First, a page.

The Ntorq has many wonderful features baked into its fully digital display, but that’s not why I’m enjoying this scooter. In fact, I hardly even look at the screen, apart from an occasional check of the time and to keep a watch on the fuel level. Bluetooth connectivity is a wonderful feature, but I like my riding to be my ‘me time’ – the phone can be addressed when I’m not on the road.
SCREEN TIME: Digital display stayed completely watertight through the monsoon.
What keeps me excited to ride this cheery yellow treat every day is just how competent a scooter it is. The suspension set-up is better than any scooter I’ve experienced in India to date, and it’s surprisingly comfortable over the rough stuff as well. As a result, I’m not backing off from anything (which also explains that fuel efficiency figure) and the scooter has been taking it well with no rattles or loose panels so far. But it’s not just the cushy suspension. The Ntorq is quick enough to keep me engaged, predictably stable, and it stops well too, even if the front brake feel is rather vague. What keeps me happiest is that all six feet of me fits comfortably on it and the handlebar doesn’t meet my knees.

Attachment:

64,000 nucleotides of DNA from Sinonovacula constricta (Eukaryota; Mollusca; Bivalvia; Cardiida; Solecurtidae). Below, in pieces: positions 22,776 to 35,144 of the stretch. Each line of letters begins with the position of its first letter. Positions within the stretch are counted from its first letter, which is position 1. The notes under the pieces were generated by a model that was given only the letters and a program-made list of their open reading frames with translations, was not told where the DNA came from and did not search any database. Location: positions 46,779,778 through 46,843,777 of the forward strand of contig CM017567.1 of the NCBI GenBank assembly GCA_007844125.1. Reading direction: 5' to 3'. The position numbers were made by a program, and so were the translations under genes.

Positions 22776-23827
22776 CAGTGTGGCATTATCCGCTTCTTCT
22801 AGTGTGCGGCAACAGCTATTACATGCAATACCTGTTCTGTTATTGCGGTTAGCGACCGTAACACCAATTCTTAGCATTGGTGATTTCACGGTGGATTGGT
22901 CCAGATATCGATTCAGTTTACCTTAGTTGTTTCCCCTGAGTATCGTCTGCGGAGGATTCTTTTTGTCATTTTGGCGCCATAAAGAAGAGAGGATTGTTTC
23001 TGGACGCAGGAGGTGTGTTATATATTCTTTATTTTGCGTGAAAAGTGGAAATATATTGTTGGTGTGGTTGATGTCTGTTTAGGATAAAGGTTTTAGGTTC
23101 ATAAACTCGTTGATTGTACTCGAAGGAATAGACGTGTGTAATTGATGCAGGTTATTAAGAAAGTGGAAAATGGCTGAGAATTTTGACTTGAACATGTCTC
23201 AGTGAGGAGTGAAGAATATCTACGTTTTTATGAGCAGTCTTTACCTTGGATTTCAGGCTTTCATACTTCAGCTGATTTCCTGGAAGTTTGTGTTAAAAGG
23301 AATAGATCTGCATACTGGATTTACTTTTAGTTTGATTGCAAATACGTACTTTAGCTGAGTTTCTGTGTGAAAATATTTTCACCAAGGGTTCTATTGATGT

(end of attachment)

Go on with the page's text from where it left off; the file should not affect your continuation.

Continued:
AUDIO ASSISTANCE: Audible chime is a good reminder to turn the indicators off!
I don’t have the luxury of a sheltered parking at home, so the Ntorq has been parked in the open for a majority of the mighty Mumbai monsoon. After weeks of incessant rain, neither the digital screen nor the external fuel filler cap has let any water through, so that’s been good. However, cold starts have never been its strong point and it takes a while for the auto-choke to kick in – the scooter fires up after a few cranks of the starter.
DISTORTED VISION: Those lines should be straight, both mirrors distort at the edges.
So that’s the good bit, but on the downside, we had an unusual issue with a sticky throttle. I noticed that if the throttle was quickly twisted open to full, it wouldn’t automatically return to closed when you let it go. The scooter was immediately sent to the service centre where they opened it up, found no signs of damage and returned it to me, but were at a loss for what could have happened. We’ve never dropped the scooter, so that was ruled out. The Ntorq ran fine for a few days before the stickiness returned. This time the folks at the service centre added an extra washer, which seems to have solved the issue permanently.
STICKY SITUATION: Throttle would occasionally stay open, had to be closed manually.
This has been quite a strange occurrence and TVS says they haven’t heard of the issue. Let us know if you or someone you know has faced something similar with the Ntorq.
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